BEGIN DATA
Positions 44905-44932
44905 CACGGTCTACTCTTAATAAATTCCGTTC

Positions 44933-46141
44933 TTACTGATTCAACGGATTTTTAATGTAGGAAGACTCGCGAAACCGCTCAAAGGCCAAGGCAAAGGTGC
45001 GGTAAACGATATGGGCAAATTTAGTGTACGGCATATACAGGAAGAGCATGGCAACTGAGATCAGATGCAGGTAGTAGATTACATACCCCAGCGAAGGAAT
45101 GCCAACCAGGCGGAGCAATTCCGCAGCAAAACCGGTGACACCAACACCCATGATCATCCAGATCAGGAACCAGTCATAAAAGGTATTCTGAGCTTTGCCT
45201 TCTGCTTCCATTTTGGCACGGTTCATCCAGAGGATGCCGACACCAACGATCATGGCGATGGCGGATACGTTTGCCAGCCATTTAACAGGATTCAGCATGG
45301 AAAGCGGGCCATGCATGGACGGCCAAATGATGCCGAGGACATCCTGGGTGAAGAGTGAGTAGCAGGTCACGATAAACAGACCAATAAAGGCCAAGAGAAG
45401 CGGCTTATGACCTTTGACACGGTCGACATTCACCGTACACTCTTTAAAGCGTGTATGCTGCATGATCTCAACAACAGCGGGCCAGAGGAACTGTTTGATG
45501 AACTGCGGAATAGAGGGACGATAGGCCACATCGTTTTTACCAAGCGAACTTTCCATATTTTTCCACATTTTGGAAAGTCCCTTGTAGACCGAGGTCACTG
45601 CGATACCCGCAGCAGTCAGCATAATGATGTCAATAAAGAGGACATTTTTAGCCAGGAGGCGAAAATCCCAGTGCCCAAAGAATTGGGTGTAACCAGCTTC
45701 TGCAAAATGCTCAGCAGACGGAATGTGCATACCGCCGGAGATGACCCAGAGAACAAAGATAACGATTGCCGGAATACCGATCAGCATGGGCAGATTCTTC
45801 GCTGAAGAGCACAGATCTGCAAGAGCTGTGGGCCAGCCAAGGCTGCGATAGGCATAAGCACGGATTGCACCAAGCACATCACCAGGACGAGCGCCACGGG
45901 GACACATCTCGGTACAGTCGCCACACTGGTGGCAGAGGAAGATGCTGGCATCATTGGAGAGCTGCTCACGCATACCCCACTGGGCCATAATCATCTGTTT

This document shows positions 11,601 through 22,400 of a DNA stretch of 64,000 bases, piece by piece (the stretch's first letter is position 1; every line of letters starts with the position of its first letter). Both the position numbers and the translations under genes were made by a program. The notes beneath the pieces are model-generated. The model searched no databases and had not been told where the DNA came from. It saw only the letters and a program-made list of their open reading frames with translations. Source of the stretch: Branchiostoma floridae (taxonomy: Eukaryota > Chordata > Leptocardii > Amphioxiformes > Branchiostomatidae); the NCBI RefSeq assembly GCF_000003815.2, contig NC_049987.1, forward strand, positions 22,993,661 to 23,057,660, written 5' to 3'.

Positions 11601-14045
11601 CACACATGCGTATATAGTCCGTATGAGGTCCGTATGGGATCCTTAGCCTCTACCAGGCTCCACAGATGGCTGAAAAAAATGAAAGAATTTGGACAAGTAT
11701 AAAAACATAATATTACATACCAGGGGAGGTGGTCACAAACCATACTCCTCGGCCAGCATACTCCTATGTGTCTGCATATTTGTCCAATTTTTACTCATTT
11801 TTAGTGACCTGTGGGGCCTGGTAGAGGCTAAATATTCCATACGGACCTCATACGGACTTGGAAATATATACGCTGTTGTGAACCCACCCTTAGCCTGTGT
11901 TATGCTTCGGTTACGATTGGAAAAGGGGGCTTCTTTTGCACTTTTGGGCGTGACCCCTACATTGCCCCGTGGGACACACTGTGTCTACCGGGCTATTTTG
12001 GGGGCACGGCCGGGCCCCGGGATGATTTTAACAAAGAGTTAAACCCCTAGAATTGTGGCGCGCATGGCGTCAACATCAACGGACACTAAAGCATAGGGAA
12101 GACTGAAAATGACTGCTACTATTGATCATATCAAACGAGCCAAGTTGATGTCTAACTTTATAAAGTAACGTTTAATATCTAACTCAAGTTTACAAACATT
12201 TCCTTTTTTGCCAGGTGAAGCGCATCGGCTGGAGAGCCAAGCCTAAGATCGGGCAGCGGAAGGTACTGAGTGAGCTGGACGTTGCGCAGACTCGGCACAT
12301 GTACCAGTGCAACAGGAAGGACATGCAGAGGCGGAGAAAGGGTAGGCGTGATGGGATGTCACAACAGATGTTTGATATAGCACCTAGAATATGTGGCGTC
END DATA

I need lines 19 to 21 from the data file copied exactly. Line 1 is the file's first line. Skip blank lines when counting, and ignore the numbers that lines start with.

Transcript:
11801 TTAGTGACCTGTGGGGCCTGGTAGAGGCTAAATATTCCATACGGACCTCATACGGACTTGGAAATATATACGCTGTTGTGAACCCACCCTTAGCCTGTGT
11901 TATGCTTCGGTTACGATTGGAAAAGGGGGCTTCTTTTGCACTTTTGGGCGTGACCCCTACATTGCCCCGTGGGACACACTGTGTCTACCGGGCTATTTTG
12001 GGGGCACGGCCGGGCCCCGGGATGATTTTAACAAAGAGTTAAACCCCTAGAATTGTGGCGCGCATGGCGTCAACATCAACGGACACTAAAGCATAGGGAA